Voting Solutions for All People (VSAP) debuted new voting technology in Los Angeles County for the primary election Tuesday that hopes to “address an aging voting system and an increasingly large and complex electorate” according to VSAP’s online mission statement, though the USC community differs on whether or not VSAP has accomplished this feat.

Like every other voting center throughout Los Angeles County, the only voting center on the USC campus, held in the Ground Zero Event space, implemented new voting technology for community members and USC students and faculty to cast their ballots. Many voters articulated differing views about this new voting method as they left the center.

Archana, a sophomore studying Health Promotion and Disease Prevention, who previously voted during the Alabama Senate elections, prefers this new system. “When I did the Senate elections, it was all handwritten, so I had to go through and mark what I wanted, but this one was more electronic," said Archana. “I think it was easier because it was more computerized, so it was faster.”

Community member Molly Simon, who came to the USC campus to vote due to the center’s proximity to her place of work, also preferred this system and credited it for being more inclusive. “Once I finally got into the center, the process was pretty quick and ran smoothly,” said Simon. “I think this system is better because it will allow people to vote in their native languages more easily, my mom voted downtown today and she was able to vote in Japanese, her native language, really easily and I think that’s wonderful.”

The new voting system by VSAP allows voters to select from a variety of languages to read their ballots in, catering to the increasingly diverse LA County population.

“More and more people are coming to LA from different places. It’s a beautiful thing but they aren’t accommodated, so this language selection feature was a great step in making more people feel more welcomed here," said Simon.

While some preferred this system, others found the new method more challenging and time-consuming.

John Nicoli, a USC employee, who has voted in past elections and is familiar with the previous LA voting system, described a different experience voting Tuesday.

Nicoli had to cast his vote twice due to issues with the new technology. “I tried to vote first an independent, but I was only given the option to vote for people I have never heard of," said Nicoli. “I had to go back, sign in a second time as an independent crossing over to democrat, even though I am not a democrat [...] in order to be able to vote from the main list of chowderheads."

Disapproval over the new voting system was further articulated by a junior named Samantha studying engineering. “I voted in the past election cycle and preferred that system over this new way,” said Samantha. “My friends who came with me today agree that this system isn’t that bad, it’s just not as straightforward [as the old system] and I was a little confused by it at first, it’s not a big deal though.”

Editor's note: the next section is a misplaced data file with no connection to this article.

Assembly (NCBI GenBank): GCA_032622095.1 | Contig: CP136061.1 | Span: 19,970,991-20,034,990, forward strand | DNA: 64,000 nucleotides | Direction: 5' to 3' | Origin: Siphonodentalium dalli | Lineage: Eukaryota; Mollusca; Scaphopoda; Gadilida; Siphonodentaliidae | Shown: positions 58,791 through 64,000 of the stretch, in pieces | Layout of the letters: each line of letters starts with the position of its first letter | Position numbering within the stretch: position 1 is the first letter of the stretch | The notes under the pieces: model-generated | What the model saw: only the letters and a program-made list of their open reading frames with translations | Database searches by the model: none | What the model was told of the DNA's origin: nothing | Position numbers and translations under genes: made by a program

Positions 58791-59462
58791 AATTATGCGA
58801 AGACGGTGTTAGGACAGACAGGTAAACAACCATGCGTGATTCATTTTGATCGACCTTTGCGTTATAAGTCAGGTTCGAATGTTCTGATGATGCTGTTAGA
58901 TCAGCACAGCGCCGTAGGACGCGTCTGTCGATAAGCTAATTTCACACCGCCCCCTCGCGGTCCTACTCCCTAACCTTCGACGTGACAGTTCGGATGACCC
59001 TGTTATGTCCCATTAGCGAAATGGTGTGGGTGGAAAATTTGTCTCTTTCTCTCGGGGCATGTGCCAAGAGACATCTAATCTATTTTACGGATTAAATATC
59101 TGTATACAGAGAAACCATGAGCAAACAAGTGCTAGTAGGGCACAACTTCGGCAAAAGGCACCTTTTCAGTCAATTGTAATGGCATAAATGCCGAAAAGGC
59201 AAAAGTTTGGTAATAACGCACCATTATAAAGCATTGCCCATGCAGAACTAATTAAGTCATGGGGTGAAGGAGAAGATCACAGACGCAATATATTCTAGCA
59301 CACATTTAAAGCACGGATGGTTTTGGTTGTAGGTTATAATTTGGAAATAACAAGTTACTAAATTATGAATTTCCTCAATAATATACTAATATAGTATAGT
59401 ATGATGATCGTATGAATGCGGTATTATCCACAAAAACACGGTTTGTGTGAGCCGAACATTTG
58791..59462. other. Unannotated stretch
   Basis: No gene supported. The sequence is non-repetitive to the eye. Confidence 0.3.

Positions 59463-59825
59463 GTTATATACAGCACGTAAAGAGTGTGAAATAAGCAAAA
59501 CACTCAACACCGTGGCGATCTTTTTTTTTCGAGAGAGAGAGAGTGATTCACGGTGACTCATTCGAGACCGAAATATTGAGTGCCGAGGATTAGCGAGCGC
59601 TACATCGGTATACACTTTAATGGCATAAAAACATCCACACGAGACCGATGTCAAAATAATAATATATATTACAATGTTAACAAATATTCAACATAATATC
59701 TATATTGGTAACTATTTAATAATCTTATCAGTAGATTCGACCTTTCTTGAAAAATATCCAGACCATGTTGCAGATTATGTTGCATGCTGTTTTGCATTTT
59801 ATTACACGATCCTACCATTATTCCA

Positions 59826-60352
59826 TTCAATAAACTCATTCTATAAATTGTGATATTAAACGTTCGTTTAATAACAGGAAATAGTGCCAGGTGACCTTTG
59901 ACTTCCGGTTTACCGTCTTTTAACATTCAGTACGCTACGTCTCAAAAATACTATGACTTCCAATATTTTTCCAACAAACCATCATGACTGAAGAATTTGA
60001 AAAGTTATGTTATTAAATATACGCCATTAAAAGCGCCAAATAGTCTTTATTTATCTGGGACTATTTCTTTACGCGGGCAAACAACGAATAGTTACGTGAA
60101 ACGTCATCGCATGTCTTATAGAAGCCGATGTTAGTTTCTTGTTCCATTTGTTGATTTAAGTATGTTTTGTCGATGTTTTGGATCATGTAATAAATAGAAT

Jay Krishnakumar, a sophomore studying Public Policy, expressed having an overall positive experience voting today, though also recognized that the new voting system may not be as inclusive as VSAP may have hoped their amendments would be.

“I liked the technology because it didn’t lag or anything and it was simple but the one thing was the older people took a little longer to figure everything out so there was a long line to vote," said Krishnakumar.

Other voters also expressed annoyance over the long wait to cast their ballots. “The biggest issue is the line. I had a midterm today, I got in [to vote] in time but I was really tempted to leave because I was cutting it close. I never waited that long at the polls before," commented Samantha.

Despite differing opinions on the new voting technologies, some voters are hopeful that this new process will run more smoothly moving forward.

“I cast my ballot and it wasn’t who I wanted so I had to go back and do it again,” said Eric Martinez, a community member who came to the USC voting center to cast his ballot. “It’s early days though, I think it will make voting easier in the future. It’s the first time, they just have some kinks to work out."

The voting center at the Ground Zero Event space will be open until 8 PM Tuesday.

UPDATE: Due to the high number of LA residents casting their ballots throughout the county on VSAP’s system, there have been technical difficulties at the voting center on the USC campus that have resulted in unanticipated long wait times. Organizers of the voting center at the Ground Zero Event space are urging students to visit nearby centers, such as Hoover Recreation Center and the Ward Villas for Seniors. More information on voting centers through Los Angeles County can be found here.